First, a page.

33-01_OGI

Drones for breeding better white spruce

August 17, 2016

The field of tree genomics has seen unprecedented advances over the past decade. A suite of next generation genomic resources for improved tree breeding and selection will soon become available to breeders and forest managers, thanks to a project led by Drs. Ingo Ensminger (University of Toronto) and Nathalie Isabel (Forest and Environmental Genomics at Natural Resources Canada, Canadian Forest Service Quebec region) in partnership with PrecisionHawk.

An investment by Ontario Genomics through its Pre-Commercialization Business Development Fund (PBDF) will support rapid deployment of a software application to market, that will allow users to determine performance of individual trees and forest stands and to assess their phenology, such as onset of the growing season, end of the growing season, or water deficit during the growing season.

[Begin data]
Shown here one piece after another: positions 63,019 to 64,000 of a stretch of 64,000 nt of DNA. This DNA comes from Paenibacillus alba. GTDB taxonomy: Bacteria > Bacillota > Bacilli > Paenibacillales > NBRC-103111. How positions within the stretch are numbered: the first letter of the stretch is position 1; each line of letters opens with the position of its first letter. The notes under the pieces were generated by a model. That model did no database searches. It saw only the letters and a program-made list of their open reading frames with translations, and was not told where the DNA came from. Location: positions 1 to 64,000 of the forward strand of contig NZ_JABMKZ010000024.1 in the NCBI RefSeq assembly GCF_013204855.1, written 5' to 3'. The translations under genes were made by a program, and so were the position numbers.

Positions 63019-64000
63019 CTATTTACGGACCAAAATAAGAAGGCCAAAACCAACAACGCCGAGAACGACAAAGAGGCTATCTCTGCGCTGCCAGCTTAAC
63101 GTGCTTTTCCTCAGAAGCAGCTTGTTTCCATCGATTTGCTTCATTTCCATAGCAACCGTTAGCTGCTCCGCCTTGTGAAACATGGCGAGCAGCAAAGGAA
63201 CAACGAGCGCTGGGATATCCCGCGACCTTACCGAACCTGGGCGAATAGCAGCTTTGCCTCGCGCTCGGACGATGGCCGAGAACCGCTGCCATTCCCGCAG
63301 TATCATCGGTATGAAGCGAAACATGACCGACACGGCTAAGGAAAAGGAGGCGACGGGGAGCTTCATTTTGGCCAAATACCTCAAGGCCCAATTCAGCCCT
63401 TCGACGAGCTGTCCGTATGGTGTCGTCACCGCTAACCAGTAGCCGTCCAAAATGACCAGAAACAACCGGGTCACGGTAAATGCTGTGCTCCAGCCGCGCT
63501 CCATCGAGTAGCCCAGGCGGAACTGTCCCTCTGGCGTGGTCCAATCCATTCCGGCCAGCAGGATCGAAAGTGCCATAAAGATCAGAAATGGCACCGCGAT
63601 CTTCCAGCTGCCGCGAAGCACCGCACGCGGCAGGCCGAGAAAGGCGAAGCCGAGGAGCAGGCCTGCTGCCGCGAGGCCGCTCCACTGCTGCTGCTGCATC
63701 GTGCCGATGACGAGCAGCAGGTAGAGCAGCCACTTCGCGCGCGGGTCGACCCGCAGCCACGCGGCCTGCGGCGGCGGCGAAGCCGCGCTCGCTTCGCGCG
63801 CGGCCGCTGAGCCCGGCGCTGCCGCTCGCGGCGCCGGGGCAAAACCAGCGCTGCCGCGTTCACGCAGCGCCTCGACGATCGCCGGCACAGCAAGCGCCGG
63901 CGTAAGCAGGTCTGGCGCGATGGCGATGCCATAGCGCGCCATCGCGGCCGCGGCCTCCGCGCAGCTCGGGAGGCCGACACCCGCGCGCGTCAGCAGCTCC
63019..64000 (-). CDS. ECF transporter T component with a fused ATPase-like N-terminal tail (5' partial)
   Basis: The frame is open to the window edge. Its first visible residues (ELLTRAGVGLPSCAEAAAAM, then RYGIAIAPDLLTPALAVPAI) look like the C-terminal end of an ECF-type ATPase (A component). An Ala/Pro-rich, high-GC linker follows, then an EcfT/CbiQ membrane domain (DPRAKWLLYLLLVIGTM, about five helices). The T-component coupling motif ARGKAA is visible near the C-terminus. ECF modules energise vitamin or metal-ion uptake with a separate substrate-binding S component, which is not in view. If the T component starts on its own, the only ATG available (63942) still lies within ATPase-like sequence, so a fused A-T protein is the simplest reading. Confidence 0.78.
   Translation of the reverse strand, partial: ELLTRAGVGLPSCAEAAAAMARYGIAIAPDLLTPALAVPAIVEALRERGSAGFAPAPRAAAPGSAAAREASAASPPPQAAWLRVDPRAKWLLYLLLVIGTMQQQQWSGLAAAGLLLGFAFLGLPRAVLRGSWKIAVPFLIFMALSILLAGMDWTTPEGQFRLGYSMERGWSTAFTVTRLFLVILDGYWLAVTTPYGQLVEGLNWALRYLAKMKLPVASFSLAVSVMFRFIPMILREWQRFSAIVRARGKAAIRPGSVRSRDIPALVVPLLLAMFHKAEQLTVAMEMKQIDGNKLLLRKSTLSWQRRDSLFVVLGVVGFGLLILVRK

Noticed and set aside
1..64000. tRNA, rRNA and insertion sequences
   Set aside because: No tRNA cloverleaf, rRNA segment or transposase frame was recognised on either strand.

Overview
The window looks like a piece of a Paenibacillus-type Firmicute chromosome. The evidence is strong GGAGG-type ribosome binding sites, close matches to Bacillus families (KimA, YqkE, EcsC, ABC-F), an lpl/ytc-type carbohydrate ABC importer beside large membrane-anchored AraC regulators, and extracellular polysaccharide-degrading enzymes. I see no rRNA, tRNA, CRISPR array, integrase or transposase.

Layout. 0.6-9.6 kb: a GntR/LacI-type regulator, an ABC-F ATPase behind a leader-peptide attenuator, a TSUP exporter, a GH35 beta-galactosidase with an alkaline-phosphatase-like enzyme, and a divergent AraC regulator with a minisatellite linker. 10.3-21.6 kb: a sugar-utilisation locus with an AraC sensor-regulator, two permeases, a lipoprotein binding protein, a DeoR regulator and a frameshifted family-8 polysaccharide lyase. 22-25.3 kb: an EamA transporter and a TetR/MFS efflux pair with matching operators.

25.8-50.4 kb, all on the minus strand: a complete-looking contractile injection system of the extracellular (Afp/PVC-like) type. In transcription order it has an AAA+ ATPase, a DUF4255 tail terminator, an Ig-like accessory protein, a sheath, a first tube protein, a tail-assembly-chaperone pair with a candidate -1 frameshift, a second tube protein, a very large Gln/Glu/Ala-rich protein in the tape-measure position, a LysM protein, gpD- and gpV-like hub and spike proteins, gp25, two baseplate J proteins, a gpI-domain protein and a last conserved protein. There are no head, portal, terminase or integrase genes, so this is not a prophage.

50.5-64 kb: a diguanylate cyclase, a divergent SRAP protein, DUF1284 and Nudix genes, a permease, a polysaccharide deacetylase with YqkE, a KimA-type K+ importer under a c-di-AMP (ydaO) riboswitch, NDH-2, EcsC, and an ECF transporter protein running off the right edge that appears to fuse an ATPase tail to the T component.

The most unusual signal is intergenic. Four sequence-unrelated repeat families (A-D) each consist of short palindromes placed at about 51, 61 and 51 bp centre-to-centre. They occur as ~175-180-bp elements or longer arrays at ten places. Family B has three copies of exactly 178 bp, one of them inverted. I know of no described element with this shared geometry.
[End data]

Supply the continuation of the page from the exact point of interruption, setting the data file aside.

A team of scientists will use already established white spruce progeny trials in Quebec and Ontario and survey entire populations using a drone carrying optical sensors for leaf spectral measurements. Aerial sampling will be paralleled by leaf level sampling on subsets of seedlings on the ground (30-40 genotypes multiple times per site and year) with hand held leaf spectral sensors and by leaf level assessments of phenology, plant water status and pigments. The team will then determine how phenology and plant water status are reflected by leaf optical properties and develop algorithms for calculating leaf indices to infer genotypic variation in phenology and leaf responses to water limitations.

This survey data will be available to partner company, Precisionhawk, to create a software application, that will be available to end users via the Algorithm Marketplace, the proprietary “app store” for drone data analysis.

These tools are expected to accelerate breeding cycles, through an innovative approach for large-scale phenotyping of tree responses to drought, monitor phenology, and assess differences between genotypes in large-scale field experiments.